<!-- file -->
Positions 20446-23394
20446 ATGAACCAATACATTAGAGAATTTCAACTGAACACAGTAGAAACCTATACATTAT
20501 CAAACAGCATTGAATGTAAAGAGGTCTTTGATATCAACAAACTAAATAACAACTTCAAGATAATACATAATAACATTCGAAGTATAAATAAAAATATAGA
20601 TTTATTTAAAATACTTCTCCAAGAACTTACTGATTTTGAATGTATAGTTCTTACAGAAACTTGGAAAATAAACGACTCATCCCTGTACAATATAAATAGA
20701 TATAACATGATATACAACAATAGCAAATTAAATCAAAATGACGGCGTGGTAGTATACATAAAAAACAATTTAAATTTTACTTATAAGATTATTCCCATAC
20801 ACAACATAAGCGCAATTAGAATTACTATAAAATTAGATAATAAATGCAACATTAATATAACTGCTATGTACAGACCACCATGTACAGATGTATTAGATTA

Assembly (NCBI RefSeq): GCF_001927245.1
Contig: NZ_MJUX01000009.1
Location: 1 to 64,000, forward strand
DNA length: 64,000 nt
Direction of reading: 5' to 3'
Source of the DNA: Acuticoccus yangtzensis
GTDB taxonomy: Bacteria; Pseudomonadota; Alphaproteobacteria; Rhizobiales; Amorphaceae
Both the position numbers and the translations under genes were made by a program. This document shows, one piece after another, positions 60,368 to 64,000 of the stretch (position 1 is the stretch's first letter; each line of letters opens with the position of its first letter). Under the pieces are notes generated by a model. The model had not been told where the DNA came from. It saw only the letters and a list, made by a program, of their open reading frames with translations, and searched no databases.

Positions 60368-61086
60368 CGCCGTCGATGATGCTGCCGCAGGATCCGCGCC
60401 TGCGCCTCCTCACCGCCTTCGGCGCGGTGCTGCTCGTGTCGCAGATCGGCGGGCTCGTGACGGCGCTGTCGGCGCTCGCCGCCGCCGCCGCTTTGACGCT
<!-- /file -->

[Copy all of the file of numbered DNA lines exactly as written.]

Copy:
Positions 20446-23394
20446 ATGAACCAATACATTAGAGAATTTCAACTGAACACAGTAGAAACCTATACATTAT
20501 CAAACAGCATTGAATGTAAAGAGGTCTTTGATATCAACAAACTAAATAACAACTTCAAGATAATACATAATAACATTCGAAGTATAAATAAAAATATAGA
20601 TTTATTTAAAATACTTCTCCAAGAACTTACTGATTTTGAATGTATAGTTCTTACAGAAACTTGGAAAATAAACGACTCATCCCTGTACAATATAAATAGA
20701 TATAACATGATATACAACAATAGCAAATTAAATCAAAATGACGGCGTGGTAGTATACATAAAAAACAATTTAAATTTTACTTATAAGATTATTCCCATAC
20801 ACAACATAAGCGCAATTAGAATTACTATAAAATTAGATAATAAATGCAACATTAATATAACTGCTATGTACAGACCACCATGTACAGATGTATTAGATTA

Assembly (NCBI RefSeq): GCF_001927245.1
Contig: NZ_MJUX01000009.1
Location: 1 to 64,000, forward strand
DNA length: 64,000 nt
Direction of reading: 5' to 3'
Source of the DNA: Acuticoccus yangtzensis
GTDB taxonomy: Bacteria; Pseudomonadota; Alphaproteobacteria; Rhizobiales; Amorphaceae
Both the position numbers and the translations under genes were made by a program. This document shows, one piece after another, positions 60,368 to 64,000 of the stretch (position 1 is the stretch's first letter; each line of letters opens with the position of its first letter). Under the pieces are notes generated by a model. The model had not been told where the DNA came from. It saw only the letters and a list, made by a program, of their open reading frames with translations, and searched no databases.

Positions 60368-61086
60368 CGCCGTCGATGATGCTGCCGCAGGATCCGCGCC
60401 TGCGCCTCCTCACCGCCTTCGGCGCGGTGCTGCTCGTGTCGCAGATCGGCGGGCTCGTGACGGCGCTGTCGGCGCTCGCCGCCGCCGCCGCTTTGACGCT